Published: 08:26, 16 December 2020
| Updated: 08:28, 16 December 2020
Commuters could be given the chance to pay affordable fares for their train journeys - but not until the end of next year.
The Department for Transport (DfT) has written to rail operators telling them to begin work on developing flexible season tickets, which give people who travel two or three days a week an alternative to paying pricey daily rates.
However, the government has instructed firms to introduce the scheme across England by the end of next year.
Meanwhile, the DfT has also announced that ticket prices will increase by an average of 2.6% from March 1.
Anthony Smith, chief executive of watchdog Transport Focus, said: “This fare increase makes it even more important that, when travel restrictions start to be lifted, the industry is able to attract people back by offering fares that match how we know people hope to live, work and travel in future.”
Jacqueline Starr, chief executive of the Rail Delivery Group, which represents train operators, believes “passengers will be disappointed” with the hike.
She also insists the industry is committed to working with the government to make the fares and ticketing systems easier to use.
This comes after all but one of Kent's MPs wrote to Southeastern in the summer asking the company to launch flexible price schemes.
The letter read: "We write on behalf of our commuting constituents to request that you urgently introduce flexibility in ticketing.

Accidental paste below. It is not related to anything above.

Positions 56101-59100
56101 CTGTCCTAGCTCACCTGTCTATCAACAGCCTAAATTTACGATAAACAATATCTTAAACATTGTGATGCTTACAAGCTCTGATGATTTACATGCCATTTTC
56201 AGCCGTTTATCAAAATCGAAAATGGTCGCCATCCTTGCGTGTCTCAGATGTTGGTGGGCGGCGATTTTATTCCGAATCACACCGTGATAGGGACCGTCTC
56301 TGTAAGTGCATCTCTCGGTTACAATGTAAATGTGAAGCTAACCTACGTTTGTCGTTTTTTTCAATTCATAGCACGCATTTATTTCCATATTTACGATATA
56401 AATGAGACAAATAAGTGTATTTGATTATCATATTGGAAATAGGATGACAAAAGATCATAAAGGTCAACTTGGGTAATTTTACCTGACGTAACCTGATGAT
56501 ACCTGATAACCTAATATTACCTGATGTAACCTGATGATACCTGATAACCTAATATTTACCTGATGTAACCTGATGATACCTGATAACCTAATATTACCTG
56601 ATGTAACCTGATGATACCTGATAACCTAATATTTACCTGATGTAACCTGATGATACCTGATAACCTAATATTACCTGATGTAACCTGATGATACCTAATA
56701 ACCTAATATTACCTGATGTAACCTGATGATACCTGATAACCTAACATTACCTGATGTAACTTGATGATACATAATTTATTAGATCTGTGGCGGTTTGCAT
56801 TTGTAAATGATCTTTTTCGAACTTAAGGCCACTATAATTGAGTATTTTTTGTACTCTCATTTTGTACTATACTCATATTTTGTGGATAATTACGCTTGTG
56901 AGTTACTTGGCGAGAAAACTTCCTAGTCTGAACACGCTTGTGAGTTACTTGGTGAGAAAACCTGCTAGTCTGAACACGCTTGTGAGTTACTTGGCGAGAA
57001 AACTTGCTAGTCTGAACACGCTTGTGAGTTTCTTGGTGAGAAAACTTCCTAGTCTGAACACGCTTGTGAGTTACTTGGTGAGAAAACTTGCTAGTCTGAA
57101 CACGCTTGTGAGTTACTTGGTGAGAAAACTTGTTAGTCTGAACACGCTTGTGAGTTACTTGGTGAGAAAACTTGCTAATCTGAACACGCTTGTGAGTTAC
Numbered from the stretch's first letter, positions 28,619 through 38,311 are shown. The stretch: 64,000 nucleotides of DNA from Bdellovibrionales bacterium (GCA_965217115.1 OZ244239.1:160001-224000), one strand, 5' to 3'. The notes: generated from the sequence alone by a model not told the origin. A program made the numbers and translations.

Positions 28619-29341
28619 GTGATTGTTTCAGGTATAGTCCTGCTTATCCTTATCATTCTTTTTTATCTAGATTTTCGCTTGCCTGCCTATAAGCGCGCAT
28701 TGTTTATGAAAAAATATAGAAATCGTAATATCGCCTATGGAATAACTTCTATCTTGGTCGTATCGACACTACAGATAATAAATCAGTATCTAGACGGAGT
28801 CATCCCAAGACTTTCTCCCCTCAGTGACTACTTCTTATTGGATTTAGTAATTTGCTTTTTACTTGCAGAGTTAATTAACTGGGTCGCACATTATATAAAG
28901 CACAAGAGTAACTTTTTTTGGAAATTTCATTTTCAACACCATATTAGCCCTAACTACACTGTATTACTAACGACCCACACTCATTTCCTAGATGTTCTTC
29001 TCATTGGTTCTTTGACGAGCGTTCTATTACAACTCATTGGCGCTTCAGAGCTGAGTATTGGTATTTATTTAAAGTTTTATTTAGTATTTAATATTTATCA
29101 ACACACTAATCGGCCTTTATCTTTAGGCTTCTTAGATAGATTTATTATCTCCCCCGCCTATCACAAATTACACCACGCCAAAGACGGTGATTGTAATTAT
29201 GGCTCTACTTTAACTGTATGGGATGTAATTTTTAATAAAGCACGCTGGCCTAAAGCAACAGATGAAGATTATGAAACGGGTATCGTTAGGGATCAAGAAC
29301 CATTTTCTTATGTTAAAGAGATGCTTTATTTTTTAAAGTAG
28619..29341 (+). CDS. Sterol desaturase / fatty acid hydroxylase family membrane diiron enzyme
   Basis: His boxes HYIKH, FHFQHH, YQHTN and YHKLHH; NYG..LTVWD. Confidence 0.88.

"Many of our constituents will be returning to work in greater numbers, but a substantial number will themselves be flexi-working with companies either requiring or are sympathetic to a combination of office and work from home days.
"This means the value of a season ticket is removed and instead people are having to pay for the vastly more expensive peak day return tickets. This is not sustainable."
The 2.6% figure announced by the department relates to regulated fares, which make up around half of journeys and include season tickets on most commuter routes.
But operators are expected to match their rises in unregulated fares such as advance tickets because the government has taken on their financial liabilities.
The planned hike will be the lowest since 2017 - but it will be the first time in eight years that passengers will be hit with an above-inflation price increase.
Rail minister Chris Heaton-Harris says delaying the annual fares rise from the first working day of January to March 1 “ensures passengers who need to travel have a better deal this year”.
He added: “By setting fares sensibly, and with the lowest actual increase for four years, we are ensuring that taxpayers are not overburdened.”